UK Trade deficit narrows, boosting hopes of an export-led recovery

London - 10 August 2010

- Exports rose four times faster than imports in June -

The UK’s Trade narrowed to £7.401 billion in June, according to the Office for National Statistics. Sterling barely reacted to the data, moving down against the dollar to $1.5815, from $1.5820 before the release.

The deficit narrowed more than expected, with most economists forecasting a fall to £7.6 billion, from £8.1 billion in May. The decline was driven by a steep climb in exports, which rose four times faster than imports. Goods exports to Non-EU countries are the highest on record at £10.75 billion pounds, and exports to the world as a whole were the highest since July 2008 at £22.444 billion pounds.

Paddy Earnshaw, Customer Director at Travelex Global Business Payments says, “This is great news. As we’ve seen in our recent Confidence Index report, importers and exporters are increasingly confident as encouraging data continues to fuel positive sentiment.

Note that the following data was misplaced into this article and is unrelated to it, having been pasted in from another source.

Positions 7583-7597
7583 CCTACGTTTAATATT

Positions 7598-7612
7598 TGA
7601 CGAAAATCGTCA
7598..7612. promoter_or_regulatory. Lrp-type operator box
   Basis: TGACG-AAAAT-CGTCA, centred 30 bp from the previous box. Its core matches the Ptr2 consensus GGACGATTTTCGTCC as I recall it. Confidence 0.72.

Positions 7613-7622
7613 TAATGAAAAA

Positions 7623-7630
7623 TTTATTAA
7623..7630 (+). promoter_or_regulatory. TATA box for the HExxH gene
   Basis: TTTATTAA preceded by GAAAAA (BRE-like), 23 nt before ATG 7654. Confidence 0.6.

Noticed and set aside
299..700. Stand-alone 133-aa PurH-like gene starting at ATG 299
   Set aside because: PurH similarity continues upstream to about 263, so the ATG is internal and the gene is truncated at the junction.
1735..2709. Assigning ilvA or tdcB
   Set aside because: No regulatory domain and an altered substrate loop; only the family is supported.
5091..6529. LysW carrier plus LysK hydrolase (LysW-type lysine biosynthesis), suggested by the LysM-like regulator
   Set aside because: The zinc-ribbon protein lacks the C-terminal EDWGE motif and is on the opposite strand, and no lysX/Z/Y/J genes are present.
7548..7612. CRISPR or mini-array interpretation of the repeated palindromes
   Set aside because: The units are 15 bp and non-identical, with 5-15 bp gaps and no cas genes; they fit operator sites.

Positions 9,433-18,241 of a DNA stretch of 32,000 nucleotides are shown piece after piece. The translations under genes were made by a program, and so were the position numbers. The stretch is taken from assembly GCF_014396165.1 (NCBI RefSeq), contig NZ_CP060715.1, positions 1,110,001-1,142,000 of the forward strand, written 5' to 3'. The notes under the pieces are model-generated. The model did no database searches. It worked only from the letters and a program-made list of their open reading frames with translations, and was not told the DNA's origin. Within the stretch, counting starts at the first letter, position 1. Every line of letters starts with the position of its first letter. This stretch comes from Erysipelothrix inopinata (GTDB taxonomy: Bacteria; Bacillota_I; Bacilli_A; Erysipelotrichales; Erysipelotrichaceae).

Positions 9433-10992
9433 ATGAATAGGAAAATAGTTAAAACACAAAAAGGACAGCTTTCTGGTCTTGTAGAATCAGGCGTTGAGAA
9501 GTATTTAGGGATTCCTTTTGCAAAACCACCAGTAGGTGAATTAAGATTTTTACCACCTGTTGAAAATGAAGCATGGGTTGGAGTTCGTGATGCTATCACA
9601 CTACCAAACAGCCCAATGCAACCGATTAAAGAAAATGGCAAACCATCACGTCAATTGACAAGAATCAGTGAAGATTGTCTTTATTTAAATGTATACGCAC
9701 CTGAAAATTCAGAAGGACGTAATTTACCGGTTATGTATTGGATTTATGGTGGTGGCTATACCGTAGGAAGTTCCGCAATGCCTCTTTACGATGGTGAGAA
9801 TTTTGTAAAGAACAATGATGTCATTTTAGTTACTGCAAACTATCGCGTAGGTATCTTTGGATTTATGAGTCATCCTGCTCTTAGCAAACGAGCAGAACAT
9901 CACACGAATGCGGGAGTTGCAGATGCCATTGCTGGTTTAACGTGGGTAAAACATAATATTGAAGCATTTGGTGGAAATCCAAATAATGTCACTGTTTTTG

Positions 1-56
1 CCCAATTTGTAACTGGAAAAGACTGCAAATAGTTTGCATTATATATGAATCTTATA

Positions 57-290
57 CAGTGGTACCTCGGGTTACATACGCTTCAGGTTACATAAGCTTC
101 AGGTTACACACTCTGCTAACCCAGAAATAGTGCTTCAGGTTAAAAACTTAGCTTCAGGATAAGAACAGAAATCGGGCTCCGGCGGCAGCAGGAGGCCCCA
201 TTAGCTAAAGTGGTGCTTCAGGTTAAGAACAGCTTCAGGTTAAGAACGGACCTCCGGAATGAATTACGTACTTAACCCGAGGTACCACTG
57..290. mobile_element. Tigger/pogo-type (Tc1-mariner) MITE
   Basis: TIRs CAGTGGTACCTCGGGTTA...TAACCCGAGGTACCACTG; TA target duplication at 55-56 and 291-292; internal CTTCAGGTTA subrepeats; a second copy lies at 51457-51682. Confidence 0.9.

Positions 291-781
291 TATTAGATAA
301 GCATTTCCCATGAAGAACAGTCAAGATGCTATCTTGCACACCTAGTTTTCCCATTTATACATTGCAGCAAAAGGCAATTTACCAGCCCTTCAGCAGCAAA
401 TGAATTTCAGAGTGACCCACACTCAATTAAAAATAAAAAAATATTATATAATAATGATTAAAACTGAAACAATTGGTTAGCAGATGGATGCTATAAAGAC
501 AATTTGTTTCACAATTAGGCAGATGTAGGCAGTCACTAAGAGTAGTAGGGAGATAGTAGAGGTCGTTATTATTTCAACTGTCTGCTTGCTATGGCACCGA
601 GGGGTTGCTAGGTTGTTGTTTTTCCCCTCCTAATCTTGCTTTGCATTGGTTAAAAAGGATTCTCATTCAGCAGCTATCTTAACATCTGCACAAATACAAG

“The narrowing of the deficit will increase confidence that an export-led recovery will gather pace, although is too early to say whether this is accurately placed – this data is notoriously volatile.”

Currently, importers and exporters confidence in an export-led recovery is low - the Travelex Confidence Index recorded a 7% fall in confidence in this area to 46% in July.

Earnshaw concludes, “The pound was relatively weak against a basket of currencies in June, and this has had a positive impact on June’s deficit figure. Over the coming months, it will be interesting to see whether sterling’s recent strength will offset the hopes of an export led recovery, as more data emerges.”

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